Belfast Telegraph

Cross-border cancer hospital ‘could be hit by post-Brexit restrictions’

The director of the centre for Cross Border Studies said a divergence of regulations on pharmaceuticals and medical devices could have a huge impact.

A flagship cross-border cancer hospital could be impacted by post-Brexit restrictions on moving radioactive isotopes, a health forum has heard.

Services at the North West Cancer Centre at Altnagelvin Hospital in Londonderry, which treats patients from northernly counties in the Irish Republic, might also be hit if a hard Brexit results in restrictions on the mobility of staff and patients across the border, the director of the Centre for Cross Border Studies said.

Ruth Taillon, who heads up the think tank, was addressing an event at Stormont focused on the potential challenges Brexit poses to the health sector.

During her address, she highlighted a possible consequence of the UK leaving the European atomic energy community, Euratom.

“Altnagelvin has been one of the flagship cross-border facilities for radiotherapy,” she said.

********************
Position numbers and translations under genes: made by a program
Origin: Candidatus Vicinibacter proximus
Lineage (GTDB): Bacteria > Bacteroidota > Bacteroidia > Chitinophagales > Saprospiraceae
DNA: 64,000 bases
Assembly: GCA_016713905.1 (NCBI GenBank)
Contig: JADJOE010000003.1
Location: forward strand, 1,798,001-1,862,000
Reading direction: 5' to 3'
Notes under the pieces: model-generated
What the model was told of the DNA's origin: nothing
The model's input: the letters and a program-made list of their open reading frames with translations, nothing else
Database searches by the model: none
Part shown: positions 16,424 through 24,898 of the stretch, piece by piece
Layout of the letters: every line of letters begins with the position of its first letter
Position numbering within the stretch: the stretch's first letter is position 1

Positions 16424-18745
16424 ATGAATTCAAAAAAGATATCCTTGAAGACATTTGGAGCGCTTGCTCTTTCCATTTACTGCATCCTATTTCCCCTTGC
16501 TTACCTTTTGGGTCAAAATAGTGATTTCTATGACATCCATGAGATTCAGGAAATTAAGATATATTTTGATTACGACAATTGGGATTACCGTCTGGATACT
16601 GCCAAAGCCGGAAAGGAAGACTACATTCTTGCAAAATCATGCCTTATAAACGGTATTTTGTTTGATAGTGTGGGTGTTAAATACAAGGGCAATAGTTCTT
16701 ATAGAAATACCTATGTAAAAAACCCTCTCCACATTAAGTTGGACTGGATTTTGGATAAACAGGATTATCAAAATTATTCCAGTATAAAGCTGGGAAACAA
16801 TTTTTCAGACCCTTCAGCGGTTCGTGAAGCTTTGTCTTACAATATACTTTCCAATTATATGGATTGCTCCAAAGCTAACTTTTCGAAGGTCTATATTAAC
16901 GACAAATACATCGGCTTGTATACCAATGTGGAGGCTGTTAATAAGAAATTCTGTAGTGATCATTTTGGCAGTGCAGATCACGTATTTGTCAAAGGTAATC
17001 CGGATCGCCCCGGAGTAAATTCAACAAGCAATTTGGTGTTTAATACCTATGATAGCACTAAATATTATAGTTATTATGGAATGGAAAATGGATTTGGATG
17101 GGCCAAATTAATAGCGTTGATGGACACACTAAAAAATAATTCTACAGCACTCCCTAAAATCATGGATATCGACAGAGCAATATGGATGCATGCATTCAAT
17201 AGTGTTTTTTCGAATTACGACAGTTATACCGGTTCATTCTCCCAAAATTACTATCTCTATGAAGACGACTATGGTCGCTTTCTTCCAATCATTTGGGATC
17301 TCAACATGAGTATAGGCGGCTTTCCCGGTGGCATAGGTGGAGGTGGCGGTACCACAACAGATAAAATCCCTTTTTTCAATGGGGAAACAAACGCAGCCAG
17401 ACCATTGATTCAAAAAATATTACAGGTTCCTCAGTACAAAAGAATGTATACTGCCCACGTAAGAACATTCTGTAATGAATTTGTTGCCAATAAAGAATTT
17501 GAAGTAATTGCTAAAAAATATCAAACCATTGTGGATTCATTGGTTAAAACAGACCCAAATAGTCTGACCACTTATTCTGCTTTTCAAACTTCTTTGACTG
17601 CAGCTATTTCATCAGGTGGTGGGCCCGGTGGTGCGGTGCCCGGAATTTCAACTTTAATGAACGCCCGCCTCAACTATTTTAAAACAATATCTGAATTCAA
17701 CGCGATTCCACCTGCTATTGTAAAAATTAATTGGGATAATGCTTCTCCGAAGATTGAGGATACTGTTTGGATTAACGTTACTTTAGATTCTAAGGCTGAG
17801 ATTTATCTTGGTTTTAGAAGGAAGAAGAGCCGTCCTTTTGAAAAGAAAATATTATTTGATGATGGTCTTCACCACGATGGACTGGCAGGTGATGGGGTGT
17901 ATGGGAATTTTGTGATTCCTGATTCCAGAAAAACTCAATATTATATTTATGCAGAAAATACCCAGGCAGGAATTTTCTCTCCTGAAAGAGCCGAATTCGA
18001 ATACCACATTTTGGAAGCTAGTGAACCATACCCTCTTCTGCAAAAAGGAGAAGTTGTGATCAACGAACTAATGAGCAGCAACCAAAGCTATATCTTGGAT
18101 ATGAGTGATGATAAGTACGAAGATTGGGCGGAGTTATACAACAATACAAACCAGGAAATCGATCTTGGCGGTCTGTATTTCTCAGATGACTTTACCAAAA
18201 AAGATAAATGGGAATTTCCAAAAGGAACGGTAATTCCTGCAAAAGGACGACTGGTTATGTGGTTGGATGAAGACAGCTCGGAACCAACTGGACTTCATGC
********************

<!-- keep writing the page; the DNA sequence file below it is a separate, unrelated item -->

“Now that is not funded through Europe – it’s an agreement between the two governments – so the radiology service will be there (post Brexit).

“Where things might get a bit dicey is if there are problems transposing radioactive isotopes across borders once we lose the Euratom agreements.

“There could also be issues around the mobility of other medical staff or patients across the border and we really can’t predict what those will be.”

Outlining the extent of healthcare co-operation on the island of Ireland, and across the EU, Ms Taillon said a divergence of regulations on pharmaceuticals and medical devices could have a significant impact in Northern Ireland.

A hard border would represent particular problems for cross-border and all-Ireland health services, particularly in relation to freedom of movement of people including health workers Pat Sheehan

Ms Taillon was one of a number of speakers at the Diagnosing Brexit event in the Long Gallery of Parliament Buildings. The gathering was co-sponsored by Sinn Fein.

Party assembly member Pat Sheehan said: “Brexit presents a serious threat to the provision of health and social care in the north of Ireland and to cross-border and All-Ireland health care.

“A hard border would represent particular problems for cross-border and all-Ireland health services, particularly in relation to freedom of movement of people including health workers.

“As Brexit draws ever closer we all have a responsibility to engage in public discussion in considering its implications for our health and social care services.”

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